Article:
Check out this week’s top DVD picks from sci-fi spectacular Alita: Battle Angel to low-fi Brit comedy Eaten By Lions – The Sun

ALITA: Battle Angel is the bonkers sci-fi spectacular with a plucky underdog spirit and a 200million-dollar budget. It makes very little sense but when the action is this spectacular and the lead so charming, who cares?

Meanwhile, the low-fi British comedy Eaten By Lions could hardly be more different but is just as enjoyable in its own way.

DVD Of The Week: Alita: Battle Angel

(12) 116mins, out now

A PLUCKY underdog with a 200million-dollar budget? So many effects-driven epics are cumbersome and portentous. But this visually stunning, utterly nonsensical manga adaptation masterminded by James Cameron and directed by Robert Robridguez has a spunky exuberance that belies its bet-the-farm outlay.

That is in large part down to Rosa Salazar’s irrepressible heroine, whose empowering message of acrobatic ultraviolence will speak to all those cyborg teenage assassins out there.

In narrative terms, it’s a shambles. Plotlines are thrown to the wind; characters make key decision seemingly at random. Much of the dialogue is borderline nonsensical. But these feel like minor quibbles given the astonishing exuberance of the action and a future-world as lovingly realised as anything since The Fifth Element. (There’s a touch of Leeloo to Alita.)

Christoph Waltz spouts his technobabble with genial ease and shares real paternal chemistry with Salazar, though Jennifer Connolly and Mahershala Ali are wasted in vaguely villainous supporting roles.

Best of all, it knows when to end, coming in under two hours (just). Don’t try to make sense of it. Disengage your brain and smile at the shiny things. A dizzying, delirious, ridiculous joy.


Eaten By Lions

(12A) 91mins, out Monday

PLEASINGLY ramshackle British comedy about teenage half-brothers Omar and Pete (Antonio Aakeel and Jack Carroll) on a slightly pained voyage of self-discovery while hunting for Omar’s estranged man-child dad.

The young leads are well-paired and spark nicely, while Johnny Vegas and Kevin Eldon are among the veteran performers wringing every ounce of comedy from the slightly hit-and-miss script.

If the writing is broad and not all the gags land, Jason Wingard’s directs with a freewheeling ease that is very hard to resist. Meanwhile, Blackpool is fondly eviscerated in what doubles as a sly love-letter to the unique joys of the great British seaside.


Charlie Says

(15) 95mins, out Monday

SADLY not a feature-length take on those creepy public information cartoons from the Seventies, or a Prodigy rockumentary. Instead, as cinema audiences brace for Quentin Tarantino’s Once Upon A Time In Hollywood, comes a sober, intermittently compelling study of Charles Manson’s malleable acolytes.

Matt Smith plays Manson with some of the manic charisma he brought to his Time Lord in Doctor Who. Merritt Wever, calling to mind a sort of budget Brie Larson, is the writer determined to unpick his followers’ obsession.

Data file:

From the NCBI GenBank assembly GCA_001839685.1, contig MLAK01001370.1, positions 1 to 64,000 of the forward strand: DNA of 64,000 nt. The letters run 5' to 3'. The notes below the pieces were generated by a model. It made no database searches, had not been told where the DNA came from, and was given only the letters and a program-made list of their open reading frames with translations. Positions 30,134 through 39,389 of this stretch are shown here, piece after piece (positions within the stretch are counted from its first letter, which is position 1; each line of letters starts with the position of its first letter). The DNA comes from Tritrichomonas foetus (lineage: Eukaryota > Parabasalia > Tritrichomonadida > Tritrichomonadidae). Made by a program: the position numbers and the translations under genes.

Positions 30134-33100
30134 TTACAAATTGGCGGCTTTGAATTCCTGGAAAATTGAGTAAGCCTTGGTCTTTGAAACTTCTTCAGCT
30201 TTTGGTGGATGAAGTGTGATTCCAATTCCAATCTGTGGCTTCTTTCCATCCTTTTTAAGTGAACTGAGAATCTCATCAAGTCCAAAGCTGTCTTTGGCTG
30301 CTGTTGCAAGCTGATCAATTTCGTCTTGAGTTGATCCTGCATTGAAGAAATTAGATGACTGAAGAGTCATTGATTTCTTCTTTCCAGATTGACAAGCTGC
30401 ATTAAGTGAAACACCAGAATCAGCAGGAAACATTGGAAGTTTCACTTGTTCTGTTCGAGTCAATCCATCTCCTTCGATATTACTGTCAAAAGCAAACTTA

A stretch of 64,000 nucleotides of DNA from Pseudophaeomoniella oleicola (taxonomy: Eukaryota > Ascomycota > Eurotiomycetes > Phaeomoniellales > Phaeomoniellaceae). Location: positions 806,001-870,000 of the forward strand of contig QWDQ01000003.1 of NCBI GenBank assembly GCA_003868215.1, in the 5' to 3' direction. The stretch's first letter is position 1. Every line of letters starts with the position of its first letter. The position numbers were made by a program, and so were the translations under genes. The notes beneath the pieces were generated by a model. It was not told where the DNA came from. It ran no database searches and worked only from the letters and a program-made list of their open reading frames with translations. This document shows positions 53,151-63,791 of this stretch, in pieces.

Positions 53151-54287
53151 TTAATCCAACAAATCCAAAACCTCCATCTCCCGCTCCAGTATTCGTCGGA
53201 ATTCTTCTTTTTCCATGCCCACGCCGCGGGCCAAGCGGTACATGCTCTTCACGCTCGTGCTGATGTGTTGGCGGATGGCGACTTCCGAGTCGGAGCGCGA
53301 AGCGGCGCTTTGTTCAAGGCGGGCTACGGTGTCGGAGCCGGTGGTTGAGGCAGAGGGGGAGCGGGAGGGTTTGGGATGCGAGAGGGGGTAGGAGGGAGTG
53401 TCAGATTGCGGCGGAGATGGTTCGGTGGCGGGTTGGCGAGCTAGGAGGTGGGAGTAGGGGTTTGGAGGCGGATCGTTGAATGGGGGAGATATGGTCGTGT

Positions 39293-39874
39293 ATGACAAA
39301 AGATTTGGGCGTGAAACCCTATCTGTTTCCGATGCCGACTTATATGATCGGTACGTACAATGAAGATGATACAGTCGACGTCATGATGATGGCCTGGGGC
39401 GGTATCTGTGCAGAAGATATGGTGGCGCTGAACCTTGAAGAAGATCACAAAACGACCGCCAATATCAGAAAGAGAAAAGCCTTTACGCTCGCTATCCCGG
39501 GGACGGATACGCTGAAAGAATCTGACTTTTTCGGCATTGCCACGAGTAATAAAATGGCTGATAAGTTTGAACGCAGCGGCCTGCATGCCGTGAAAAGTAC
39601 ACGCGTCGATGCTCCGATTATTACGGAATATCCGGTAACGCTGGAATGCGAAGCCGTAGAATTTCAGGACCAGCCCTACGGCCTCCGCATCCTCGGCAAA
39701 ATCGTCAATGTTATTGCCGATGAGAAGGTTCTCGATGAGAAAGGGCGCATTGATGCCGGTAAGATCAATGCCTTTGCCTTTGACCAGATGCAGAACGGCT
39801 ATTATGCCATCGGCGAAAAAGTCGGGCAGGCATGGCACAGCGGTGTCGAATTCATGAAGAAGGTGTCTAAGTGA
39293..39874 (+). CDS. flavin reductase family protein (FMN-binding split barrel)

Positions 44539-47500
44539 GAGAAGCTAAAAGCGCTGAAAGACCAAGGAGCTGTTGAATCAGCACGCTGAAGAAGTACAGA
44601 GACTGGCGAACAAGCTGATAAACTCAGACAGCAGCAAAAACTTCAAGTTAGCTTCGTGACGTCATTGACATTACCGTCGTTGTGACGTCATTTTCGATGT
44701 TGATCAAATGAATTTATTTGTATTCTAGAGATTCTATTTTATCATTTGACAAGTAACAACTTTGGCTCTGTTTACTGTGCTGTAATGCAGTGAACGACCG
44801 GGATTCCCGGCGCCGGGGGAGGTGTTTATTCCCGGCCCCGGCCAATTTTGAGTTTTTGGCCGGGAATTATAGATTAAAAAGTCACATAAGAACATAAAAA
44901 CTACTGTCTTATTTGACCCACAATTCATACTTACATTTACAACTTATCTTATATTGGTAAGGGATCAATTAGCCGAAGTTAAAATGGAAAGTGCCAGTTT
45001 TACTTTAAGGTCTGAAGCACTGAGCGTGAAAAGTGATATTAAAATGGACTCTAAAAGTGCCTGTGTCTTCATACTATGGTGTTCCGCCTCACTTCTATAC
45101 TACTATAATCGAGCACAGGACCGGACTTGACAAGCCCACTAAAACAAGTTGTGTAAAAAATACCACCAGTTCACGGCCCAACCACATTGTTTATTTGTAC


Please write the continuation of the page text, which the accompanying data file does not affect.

This does a better job than Zac Efron’s Ted Bundy movie (which supposedly wasn’t about Ted Bundy, but really was) of focusing on the women who fell for Manson’s two-bob messiah. It is primarily the story of an abusive relationship isolation from the outside world; the arbitrary giving and withholding of affection; bursts of unexpected cruelty.

Director Mary Harron, who brought us the well-regarded American Psycho adaptation way back when, builds patiently towards the appalling, inevitable denouement. Though she doesn’t linger on the horror, the violence, when it comes, is suitably shocking.


Weird Science

(12) 90mins, out now

UTTERLY uncalled-for Blu-ray re-release of John Hughes’ 1985 exercise in hormone-fuelled wish-fulfilment, featuring three minutes of equally inessential bonus scenes.

Kelly LeBrock is the perm-topped fantasy-woman conjured by wannabe Frankensteins Anthony Michael Hall and Ilan Mitchell-Smith with the assistance of their computer and a stack of Playboys.

As you might expect, the gender politics have not aged well, though LeBrock’s character is certainly the smartest. It’s the horrendous racial stereotyping that really stands out today. (Hughes has form in that regard.)

A few laughs have survived the ageing process and this will elicit a flicker of nostalgia in middle-aged blokes who enjoyed it the first time around. Plus there’s a young Robert Downey to gawp at and a decent title song by Oingo Boingo, fronted by Danny Elfman (composer of The Simpsons theme and countless Tim Burton scores).

Those pluses aside, this is of interest now mainly as a time capsule a reminder of when smut was something you kept locked in a suitcase. And it’s since become clear there are far creepier things you can do with computers.


The Mermaid: Lake Of The Dead

(15) 82mins, out now

SOGGY Russian chiller about a couple of dozy bros who go swimming in the wrong cursed lake. Cue Ring-style shenanigans, jump-cuts in gloomy swimming pools and multiple shots of ominously running taps.

Aptly, given the aquatic theme, the heroine is called Marina. But scares are in short supply and the whispering-creepy-jumpy stuff is desperately repetitive, making for the wettest of damp squibs.

That toxic lake in Siberia currently doing the rounds on Instagram proves there are far worse things in Russia’s water supply than grumpy fish-women ineptly distributing hexes.


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